Liberal conservatives have always had a role in tempering the harder edges of conservative politics and encouraging change, but also acting as a cautionary voice in times of upheaval.
I’ve never been lobbied by caucus to change my vote, but there have been occasions when party members have taken issue.
In each case I have reminded them of the National Party principles I hold dear: equal citizenship and equal opportunity; individual freedom and choice; personal responsibility.
Every MP has their annus horribilis and mine would have to be 2005.
Members might recall a slight difference of opinion over a welfare speech.
Demotion clearly wasn’t a career highlight, but it was preferable than trying explain why I, a well-paid mother with all the supports in the world, intended telling a DPB mum to leave her baby in child care to net less than half the minimum wage.
Over the years I’ve realised that politics can deliver to our doorstep hundreds of reasons to be bitter, but its up to us to decide how we react to those situations.
And now to some specific people that I’d like to thank: John [Key] – I’ve enjoyed my time on National’s front bench and working for you.
I respect you because of your beliefs and your way with people.
I know that under your leadership National will not forget those less fortunate.
Bill [English] – The man with a brain the size of a small planet.
Thanks for giving me the welfare portfolio.
You could have walked away from politics years ago.
New Zealand is fortunate that you decided to stay and fight.
Gerry [Brownlee] – Thank you for your humour.
In some of our darkest moments in opposition I’ve seen you lift our combined spirits with a clever one-liner and positive attitude. That’s quite a gift.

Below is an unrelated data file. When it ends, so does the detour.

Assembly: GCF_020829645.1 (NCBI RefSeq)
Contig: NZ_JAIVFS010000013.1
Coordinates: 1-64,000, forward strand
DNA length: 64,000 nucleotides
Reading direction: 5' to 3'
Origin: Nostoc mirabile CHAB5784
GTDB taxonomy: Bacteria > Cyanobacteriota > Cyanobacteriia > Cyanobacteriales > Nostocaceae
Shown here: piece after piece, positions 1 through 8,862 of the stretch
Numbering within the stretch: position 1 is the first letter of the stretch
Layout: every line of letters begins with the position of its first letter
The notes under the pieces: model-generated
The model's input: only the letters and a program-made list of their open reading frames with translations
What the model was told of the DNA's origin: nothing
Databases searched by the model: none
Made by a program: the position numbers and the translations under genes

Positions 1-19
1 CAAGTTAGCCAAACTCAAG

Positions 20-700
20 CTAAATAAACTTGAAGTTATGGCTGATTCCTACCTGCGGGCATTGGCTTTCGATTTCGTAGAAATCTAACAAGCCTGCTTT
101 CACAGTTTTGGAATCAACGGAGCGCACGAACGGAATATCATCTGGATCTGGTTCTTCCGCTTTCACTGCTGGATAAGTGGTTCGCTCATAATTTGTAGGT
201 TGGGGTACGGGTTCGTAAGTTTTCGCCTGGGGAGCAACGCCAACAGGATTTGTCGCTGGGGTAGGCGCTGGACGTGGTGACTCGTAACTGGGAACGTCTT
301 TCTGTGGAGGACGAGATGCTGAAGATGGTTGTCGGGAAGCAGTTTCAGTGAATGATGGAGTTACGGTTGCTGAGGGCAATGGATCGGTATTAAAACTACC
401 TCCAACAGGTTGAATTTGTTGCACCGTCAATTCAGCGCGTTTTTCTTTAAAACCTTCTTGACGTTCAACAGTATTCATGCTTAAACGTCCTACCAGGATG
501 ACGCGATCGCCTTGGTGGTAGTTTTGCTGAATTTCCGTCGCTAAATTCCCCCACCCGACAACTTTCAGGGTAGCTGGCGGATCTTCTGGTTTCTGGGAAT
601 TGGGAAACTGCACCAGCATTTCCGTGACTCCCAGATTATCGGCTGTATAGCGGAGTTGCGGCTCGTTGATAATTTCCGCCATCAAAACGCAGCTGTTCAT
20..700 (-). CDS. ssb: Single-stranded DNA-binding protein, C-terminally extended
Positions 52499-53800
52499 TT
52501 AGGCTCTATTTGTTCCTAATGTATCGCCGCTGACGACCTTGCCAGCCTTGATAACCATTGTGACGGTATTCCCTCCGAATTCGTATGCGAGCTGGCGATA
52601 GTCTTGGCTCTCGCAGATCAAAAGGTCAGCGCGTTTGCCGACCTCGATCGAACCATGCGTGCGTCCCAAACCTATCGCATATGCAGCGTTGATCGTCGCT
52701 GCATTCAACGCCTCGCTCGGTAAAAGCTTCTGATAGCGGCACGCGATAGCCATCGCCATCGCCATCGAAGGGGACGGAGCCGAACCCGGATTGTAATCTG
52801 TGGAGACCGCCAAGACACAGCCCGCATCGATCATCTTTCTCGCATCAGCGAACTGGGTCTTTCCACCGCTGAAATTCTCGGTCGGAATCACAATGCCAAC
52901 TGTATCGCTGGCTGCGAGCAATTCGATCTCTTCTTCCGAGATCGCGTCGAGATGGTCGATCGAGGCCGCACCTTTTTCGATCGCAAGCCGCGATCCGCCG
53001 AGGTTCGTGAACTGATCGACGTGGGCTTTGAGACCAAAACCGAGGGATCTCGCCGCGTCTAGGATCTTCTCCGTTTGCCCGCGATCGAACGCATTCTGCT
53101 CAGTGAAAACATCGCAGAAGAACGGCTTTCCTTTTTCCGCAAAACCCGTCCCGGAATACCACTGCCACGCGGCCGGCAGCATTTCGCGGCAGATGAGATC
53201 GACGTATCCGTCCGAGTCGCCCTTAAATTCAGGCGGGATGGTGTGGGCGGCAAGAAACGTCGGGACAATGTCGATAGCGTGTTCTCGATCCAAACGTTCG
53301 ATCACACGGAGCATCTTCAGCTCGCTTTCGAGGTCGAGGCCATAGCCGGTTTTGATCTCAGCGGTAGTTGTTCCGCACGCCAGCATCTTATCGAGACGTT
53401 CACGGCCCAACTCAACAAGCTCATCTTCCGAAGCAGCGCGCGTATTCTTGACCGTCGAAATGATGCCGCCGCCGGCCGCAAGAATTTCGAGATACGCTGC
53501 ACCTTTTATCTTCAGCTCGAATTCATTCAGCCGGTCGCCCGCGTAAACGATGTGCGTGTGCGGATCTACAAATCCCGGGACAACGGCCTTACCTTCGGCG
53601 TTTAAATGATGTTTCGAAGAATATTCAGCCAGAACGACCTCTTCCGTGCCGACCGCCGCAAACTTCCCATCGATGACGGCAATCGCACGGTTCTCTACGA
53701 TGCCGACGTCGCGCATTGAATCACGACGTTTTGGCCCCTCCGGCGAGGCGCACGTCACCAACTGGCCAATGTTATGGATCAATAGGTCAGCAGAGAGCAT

To my best political friend, Simon Power.
The people of Rangitikei are very fortunate indeed.
Stay staunch over the coming years.
I know you will uphold National’s liberal tradition. . .
Regrets? I’ve had a few.
Speaking with Don Brash last week, I found we share the regret that we didn’t make more progress with the Christchurch Civic Creche case.
I regret not being able to implement my strategy for welfare, but I’m confident that National has good policy for the future.
Compassionate and practical welfare provision will always get better results than condemnation.
But I don’t wish to dwell on my regrets.
They are more than outnumbered by positive memories I’ll take from this place, along with the satisfaction of having done my job to the best of my ability.
I leave positive about New Zealand, and our parliamentary process.
We live in a robust democracy and one of the least corrupt societies in the world.
We should remember that when the daily small scandals threaten to distract us.
Regarding conscience issues, we all have a conscience and we must remain free to exercise it on those issues that go to the heart of our belief systems.
I urge all party whips to ensure this most vital of parliamentary freedoms is never forgotten.
Mr Speaker, looking back on many valedictories delivered in this Chamber, I find a popular choice for retiring MPs is to quote Frank Sinatra’s My Way.
Well, I can’t abide crooning.
I’ve always preferred the Sid Vicious version.
I have done things my way, but I have done it within the National team and the Parliament as a whole. . .